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Carathéodory's construction assigns to each outer measure $$\phi^+:\mathcal{P}(S)\to[0,\infty]$$ a $\sigma$-algebra $\Sigma$ where the restriction $\phi$ of $\phi^+$ is a measure. $\Sigma$ is easy to define: It is the collection of all those $X\subseteq S$ such that for any $A\subseteq S$, we have $$\phi^+(A)=\phi^+(A\cap X)+\phi^+(A\setminus X).$$

Riesz representation theorem also considers an outer measure and extracts from it a $\sigma$-algebra where the outer measure is a (nice, essentially regular) measure. In this case, $S$ is assumed to be Hausdorff and locally compact. We are given a positive linear functional $\Lambda\in C_c(S)$ (the collection of continuous complex-valued functions on $S$ with compact support). We start by defining $$\phi^+(V)=\sup\{\Lambda f\mid {\rm supp}(f)\subset V\}$$ for $V$ open, and then extend $\phi^+$ to all ${\mathcal P}(S)$ by $$\phi^+(E)=\inf\{\phi^+(V)\mid V\text{ is open, and }E\subseteq V\}.$$ This is an outer measure. The $\sigma$-algebra one associates to $\phi^+$ is $\mathcal{M}$, the collection of all $X\subseteq S$ such that for any compact $K\subseteq S$ we have that $\phi^+(X\cap K)<\infty$ and $$\phi^+(X\cap K)=\sup\{\phi^+(C)\mid C\text{ is compact, and }C\subseteq X\cap K\}.$$ Again, the restriction $\phi$ of $\phi^+$ to $\mathcal{M}$ is a measure.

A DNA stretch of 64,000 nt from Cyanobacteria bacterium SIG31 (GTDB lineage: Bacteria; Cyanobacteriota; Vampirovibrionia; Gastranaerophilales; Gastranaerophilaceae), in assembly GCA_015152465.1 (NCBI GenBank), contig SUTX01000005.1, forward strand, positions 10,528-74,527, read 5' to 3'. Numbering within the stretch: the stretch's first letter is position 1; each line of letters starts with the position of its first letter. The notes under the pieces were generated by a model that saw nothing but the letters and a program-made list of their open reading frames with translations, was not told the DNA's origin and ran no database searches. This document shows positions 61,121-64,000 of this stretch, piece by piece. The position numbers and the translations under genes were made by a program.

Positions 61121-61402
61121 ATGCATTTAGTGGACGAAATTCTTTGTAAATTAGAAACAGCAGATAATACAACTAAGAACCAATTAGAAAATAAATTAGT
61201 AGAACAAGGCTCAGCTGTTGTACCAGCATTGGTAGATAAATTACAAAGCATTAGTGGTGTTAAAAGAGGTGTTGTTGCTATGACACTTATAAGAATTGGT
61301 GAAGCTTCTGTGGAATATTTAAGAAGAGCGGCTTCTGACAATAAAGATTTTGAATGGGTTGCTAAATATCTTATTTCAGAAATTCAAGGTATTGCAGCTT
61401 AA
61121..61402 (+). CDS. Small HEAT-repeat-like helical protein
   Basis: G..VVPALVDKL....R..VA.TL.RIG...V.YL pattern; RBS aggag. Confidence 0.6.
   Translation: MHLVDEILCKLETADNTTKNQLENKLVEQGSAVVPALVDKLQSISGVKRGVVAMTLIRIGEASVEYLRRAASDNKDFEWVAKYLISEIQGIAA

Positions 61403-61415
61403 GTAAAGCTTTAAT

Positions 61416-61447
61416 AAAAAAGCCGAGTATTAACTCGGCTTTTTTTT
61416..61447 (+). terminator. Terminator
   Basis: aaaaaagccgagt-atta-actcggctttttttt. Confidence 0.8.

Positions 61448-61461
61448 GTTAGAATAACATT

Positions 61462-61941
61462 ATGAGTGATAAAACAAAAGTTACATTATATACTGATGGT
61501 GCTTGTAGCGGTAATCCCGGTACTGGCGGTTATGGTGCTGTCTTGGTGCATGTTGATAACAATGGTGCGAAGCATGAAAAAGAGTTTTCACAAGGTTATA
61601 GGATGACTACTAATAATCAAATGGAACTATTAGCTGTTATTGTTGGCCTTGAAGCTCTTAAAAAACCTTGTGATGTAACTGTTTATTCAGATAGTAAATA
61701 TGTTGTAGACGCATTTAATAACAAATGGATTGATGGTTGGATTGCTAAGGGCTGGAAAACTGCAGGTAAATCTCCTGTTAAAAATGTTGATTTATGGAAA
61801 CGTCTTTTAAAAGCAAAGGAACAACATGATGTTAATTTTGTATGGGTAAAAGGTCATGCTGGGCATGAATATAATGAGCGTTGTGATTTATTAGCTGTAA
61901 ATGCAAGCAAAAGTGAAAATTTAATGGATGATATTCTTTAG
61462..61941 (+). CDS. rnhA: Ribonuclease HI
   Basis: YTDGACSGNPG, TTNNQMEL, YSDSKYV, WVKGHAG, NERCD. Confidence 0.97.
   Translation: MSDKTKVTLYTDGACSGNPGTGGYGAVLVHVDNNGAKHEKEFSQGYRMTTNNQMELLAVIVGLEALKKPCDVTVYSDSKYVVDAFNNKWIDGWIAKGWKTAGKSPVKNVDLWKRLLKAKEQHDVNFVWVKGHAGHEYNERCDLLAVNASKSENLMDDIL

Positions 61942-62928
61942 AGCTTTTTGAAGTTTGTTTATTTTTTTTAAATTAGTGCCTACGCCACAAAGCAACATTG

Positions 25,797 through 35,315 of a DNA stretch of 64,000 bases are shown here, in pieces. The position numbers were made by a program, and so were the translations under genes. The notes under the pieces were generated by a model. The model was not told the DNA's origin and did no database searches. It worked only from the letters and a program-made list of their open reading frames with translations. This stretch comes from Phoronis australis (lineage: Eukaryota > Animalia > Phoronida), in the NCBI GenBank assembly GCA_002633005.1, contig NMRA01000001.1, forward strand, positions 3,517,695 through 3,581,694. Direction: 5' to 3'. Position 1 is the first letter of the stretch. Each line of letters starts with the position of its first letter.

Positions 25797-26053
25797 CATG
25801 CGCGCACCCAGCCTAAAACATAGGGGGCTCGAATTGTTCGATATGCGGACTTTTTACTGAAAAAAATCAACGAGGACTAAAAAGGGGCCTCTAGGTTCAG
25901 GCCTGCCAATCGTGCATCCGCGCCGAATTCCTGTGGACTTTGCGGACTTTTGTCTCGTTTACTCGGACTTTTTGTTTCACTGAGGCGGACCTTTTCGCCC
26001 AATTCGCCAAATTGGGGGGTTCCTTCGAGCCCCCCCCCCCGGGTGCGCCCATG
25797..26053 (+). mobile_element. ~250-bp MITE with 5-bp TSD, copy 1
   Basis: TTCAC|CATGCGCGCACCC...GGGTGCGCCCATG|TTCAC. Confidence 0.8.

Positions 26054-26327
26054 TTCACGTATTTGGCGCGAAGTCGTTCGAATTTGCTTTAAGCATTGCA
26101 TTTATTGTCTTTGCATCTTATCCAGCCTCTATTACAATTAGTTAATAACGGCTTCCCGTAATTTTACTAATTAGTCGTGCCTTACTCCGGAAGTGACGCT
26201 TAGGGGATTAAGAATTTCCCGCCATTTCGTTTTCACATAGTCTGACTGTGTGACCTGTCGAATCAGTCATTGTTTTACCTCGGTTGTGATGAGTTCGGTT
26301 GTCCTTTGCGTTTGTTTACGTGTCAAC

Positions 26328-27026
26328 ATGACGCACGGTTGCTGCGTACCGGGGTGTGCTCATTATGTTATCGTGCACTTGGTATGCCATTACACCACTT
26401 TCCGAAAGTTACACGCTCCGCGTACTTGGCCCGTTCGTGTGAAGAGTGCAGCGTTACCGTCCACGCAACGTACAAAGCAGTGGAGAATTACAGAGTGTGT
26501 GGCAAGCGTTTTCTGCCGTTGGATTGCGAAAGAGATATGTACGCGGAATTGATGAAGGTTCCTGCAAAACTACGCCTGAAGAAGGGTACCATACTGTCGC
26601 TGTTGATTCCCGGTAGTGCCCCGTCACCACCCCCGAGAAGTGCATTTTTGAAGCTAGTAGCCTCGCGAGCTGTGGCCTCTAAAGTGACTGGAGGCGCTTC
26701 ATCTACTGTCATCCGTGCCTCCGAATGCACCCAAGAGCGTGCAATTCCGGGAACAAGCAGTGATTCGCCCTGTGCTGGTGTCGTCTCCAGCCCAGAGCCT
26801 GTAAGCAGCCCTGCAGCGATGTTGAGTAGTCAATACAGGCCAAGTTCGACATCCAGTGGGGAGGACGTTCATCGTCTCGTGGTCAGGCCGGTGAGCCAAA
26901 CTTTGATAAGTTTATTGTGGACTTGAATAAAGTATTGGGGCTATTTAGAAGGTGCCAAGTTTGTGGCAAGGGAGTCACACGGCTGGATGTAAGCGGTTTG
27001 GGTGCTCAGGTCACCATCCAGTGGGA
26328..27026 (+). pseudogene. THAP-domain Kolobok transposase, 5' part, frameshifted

Are there any reasonable circumstances under which we should expect that $\Sigma=\mathcal{M}$, or at least that one of the two containments holds?

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The answer is yes. The inclusion is easy in one direction and, in the other direction you can reduce to the case where $A$ is open and, then, to the case where $A$ is compact, so that the two definitions reduce to the same thing. –  George Lowther Jun 22 '12 at 14:38
    
Oh, you are right! Thanks. –  Bruce Jun 22 '12 at 16:42
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I might misunderstand your question, but it seems that you are asking about the distinction between the measure and "essential measure" in Bourbaki measure theory ("presque partut" vs. "localment presque partut"). In locally compact paracompact spaces there is not such a "byzantine" distinction (where the term "byzantine" is used by A.Weil is the comments in his collected papers). However, the collections of measurable sets is the same for the two measures; essentially, the "local" version is a "smaller" measure with some sets with infinite (total variation) measure for the initial measure which became of (total variation) measure zero for the local version.

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I should have checked Bourbaki's book. Many thanks. –  Bruce Jun 22 '12 at 16:43
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